Something For The Weekend (221)
As every football fan knows, and every corporate Chardonnay sluicer does not, it takes an Epiphany to become a real football fanatic. Most fans can remember their own and each can usually trace the origin of their emotional bond to their club, to a moment or series of moments, in their immortal youth. Sometimes it arises from a shared moment of victory. Sometimes it arises from the shared tears of heroic defeat. But it is rarely forgotten and always treasured as a special time, with mixed feelings of magic and melancholy.
Each generation has its own and such times are always indelibly associated with certain players or managers.
So it was a particularly sad time for contemplation, this week, for at least two generations, as two such figures gave up the ghost, and left old men and history books to tell the tales of their gifts and glories. The young'n's will never understand and old men were left to stare wistfully into their hearths and remember Johnny Dixon and Victor Herbert Crowe. Callow youth, will only wonder whether they dream in colour or black and white, like in the photos, but dream they do.
I do not remember Johnny's unlikely victory, as I was too busy dedicating my life to puking and pooping at the time, and although my father was certain to have mentioned it to me, my response was along the lines of, 'bloo, bloo, poo, poo, da-da', according to reports - even then I knew what I liked. Its even possible that my father uttered something similar, as he slid beneath the table, after celebrating Villa's first cup victory since 1920. Removed from the context of visceral personal experience and history, the magic of 1957 never quite gripped me, as it did my father, or those only a few years older than myself. As ever, you had to be there, to be bewitched by it all. And bewitched they all were.
My own Epiphany came with Vic Crowe's fantastic run to the final of the League Cup against Spurs - a journey which contained every ingredient for a Boys Own football romance. The team from the Third Division beating First Division Manchester United in the semi-final and then despite putting on an heroic display beneath Wembley's mythic towering twins, they were ultimately undone by the class of England striker Chivers. Such was Villa's performance that day, that Wiki records the score as 2-1 to Spurs, and even if Villa never did get the ball over the line, they more than deserved a goal. It was a grand day and many a hairy-arsed Villan wept tears of pride as they sang their consolations to their heroes. Many a true Villan was born on that day and I was one of them.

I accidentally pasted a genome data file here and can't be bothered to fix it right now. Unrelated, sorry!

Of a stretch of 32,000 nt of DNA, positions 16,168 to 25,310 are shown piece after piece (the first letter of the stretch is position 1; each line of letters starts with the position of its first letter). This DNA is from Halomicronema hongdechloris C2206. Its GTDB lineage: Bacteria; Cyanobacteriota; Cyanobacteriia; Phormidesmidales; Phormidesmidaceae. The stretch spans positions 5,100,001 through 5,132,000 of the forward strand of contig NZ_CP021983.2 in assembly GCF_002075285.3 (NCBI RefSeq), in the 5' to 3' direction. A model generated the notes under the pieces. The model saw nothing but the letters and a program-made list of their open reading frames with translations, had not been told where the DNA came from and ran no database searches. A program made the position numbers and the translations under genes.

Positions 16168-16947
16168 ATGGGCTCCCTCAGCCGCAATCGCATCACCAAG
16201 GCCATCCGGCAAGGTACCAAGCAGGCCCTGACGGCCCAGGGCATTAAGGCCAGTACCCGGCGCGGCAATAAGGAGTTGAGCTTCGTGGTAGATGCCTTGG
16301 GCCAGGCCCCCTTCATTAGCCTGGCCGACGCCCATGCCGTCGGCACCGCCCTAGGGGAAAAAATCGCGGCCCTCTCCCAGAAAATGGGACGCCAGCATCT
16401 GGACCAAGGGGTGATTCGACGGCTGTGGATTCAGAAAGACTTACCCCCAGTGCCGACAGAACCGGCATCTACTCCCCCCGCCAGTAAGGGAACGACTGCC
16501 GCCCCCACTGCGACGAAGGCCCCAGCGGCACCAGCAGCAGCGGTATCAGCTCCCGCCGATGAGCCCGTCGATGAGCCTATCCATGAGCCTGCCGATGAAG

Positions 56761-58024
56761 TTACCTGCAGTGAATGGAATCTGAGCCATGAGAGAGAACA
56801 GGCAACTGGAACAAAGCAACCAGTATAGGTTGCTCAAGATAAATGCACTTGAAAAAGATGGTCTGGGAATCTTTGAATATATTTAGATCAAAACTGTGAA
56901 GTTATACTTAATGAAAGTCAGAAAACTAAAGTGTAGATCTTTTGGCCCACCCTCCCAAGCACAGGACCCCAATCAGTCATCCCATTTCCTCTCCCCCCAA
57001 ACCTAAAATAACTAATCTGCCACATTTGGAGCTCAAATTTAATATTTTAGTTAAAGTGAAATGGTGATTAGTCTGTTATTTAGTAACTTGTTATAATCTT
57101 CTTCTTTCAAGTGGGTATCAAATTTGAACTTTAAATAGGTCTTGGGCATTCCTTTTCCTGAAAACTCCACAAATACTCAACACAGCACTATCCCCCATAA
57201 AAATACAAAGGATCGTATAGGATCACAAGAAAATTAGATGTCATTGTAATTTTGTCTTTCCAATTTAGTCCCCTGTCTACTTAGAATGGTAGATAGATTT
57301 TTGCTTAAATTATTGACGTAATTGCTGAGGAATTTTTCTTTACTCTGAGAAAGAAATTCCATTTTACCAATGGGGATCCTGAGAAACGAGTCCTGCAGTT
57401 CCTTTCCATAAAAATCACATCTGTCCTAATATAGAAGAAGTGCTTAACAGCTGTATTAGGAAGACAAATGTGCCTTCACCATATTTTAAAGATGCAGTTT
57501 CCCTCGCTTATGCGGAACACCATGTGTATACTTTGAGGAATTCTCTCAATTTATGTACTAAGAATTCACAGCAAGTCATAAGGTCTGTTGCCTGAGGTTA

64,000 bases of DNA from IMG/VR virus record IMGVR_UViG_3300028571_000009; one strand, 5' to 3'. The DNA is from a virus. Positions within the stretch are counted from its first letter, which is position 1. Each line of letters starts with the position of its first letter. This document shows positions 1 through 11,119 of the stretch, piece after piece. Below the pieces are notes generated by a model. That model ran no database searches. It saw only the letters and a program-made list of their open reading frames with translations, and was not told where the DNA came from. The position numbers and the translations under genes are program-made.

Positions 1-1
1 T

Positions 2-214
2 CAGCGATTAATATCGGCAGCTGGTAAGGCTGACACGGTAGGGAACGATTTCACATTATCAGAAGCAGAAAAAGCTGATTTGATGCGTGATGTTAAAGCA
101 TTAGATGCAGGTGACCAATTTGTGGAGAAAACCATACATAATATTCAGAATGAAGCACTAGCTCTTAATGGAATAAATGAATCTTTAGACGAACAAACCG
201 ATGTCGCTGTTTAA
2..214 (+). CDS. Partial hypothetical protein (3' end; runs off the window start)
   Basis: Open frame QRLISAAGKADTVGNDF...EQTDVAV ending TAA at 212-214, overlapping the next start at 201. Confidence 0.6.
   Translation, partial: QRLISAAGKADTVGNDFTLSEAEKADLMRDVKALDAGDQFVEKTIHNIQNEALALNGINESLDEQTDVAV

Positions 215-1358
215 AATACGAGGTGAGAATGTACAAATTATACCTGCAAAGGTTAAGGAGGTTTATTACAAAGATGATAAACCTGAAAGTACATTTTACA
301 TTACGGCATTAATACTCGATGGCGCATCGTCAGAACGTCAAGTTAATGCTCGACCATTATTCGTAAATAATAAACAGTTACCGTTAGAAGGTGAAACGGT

For Vic Crowe it proved a mixed blessing, as Villa's cup run proved a crucial distraction from the demands of the Third Division, and after 46 games Villa finished a disappointing fourth behind Preston, Fulham and Halifax. The Villan's had to wait another year before Vic's side broke just about every record for the Third Division, when they finished champions and miles ahead of the rest. Villa were back and with style.
This was not inevitable and Vic Crowe deserves a huge amount of credit.
We have two of the greatest moments in Villa's post-war history, when Villa came off the ropes and electrified a whole new generation of fans. Vic Crowe was also in charge when Villa's youth scheme produced some of Villa's greatest modern legends, such as Brian Little and John Gidman.
When Wiki list Villa's notable managers, Jozef Venglos gets a mention but Vic Crowe does not. This is why a whole generation of Villa fans think Vic is possibly the most unappreciated manager in Villa's history.
History is not always fair, when it hands out the accolades, but the old men will always sigh and remember.
Whether the signing of Emile Heskey promises any future happy memories, seems to be a question which is occupying the minds of the Villa fans this week, as they await to see whether ugly rumour turns into reality, as we enter the last ten days of the transfer window.
Heskey is one of those players people tend to file under 'E' for enigma (not just for Emile) and there seems be more sceptics than devotees, in that area of fuzzy logic known as football opinion. Given his career video footage, both sides could offer convincing evidence to make either case. Whether in an England shirt or any number of club's colours, he has been brilliant, he's been ordinary, and he's sometimes been awful. When a player is forced to resurrect his career at Birmingham City, I think its safe to assume, things are not going entirely to plan. But resurrect his career he has done and is obviously thought of very highly by the England manager.
Admittedly, for the football fantasists, gainsayers and second-guessers, Heskey will not fulfil their demands, but the big fellah seems to meet the main criteria for a January purchase - willing, able and familiar with both manager and Premiership. All we can hope is that MON's little punt gives the squad, that little bit extra to get us over the line in league and cup. We'll wait for the summer to sign those world beaters.
How will he do?
Only the old men of the future will able to tell you that.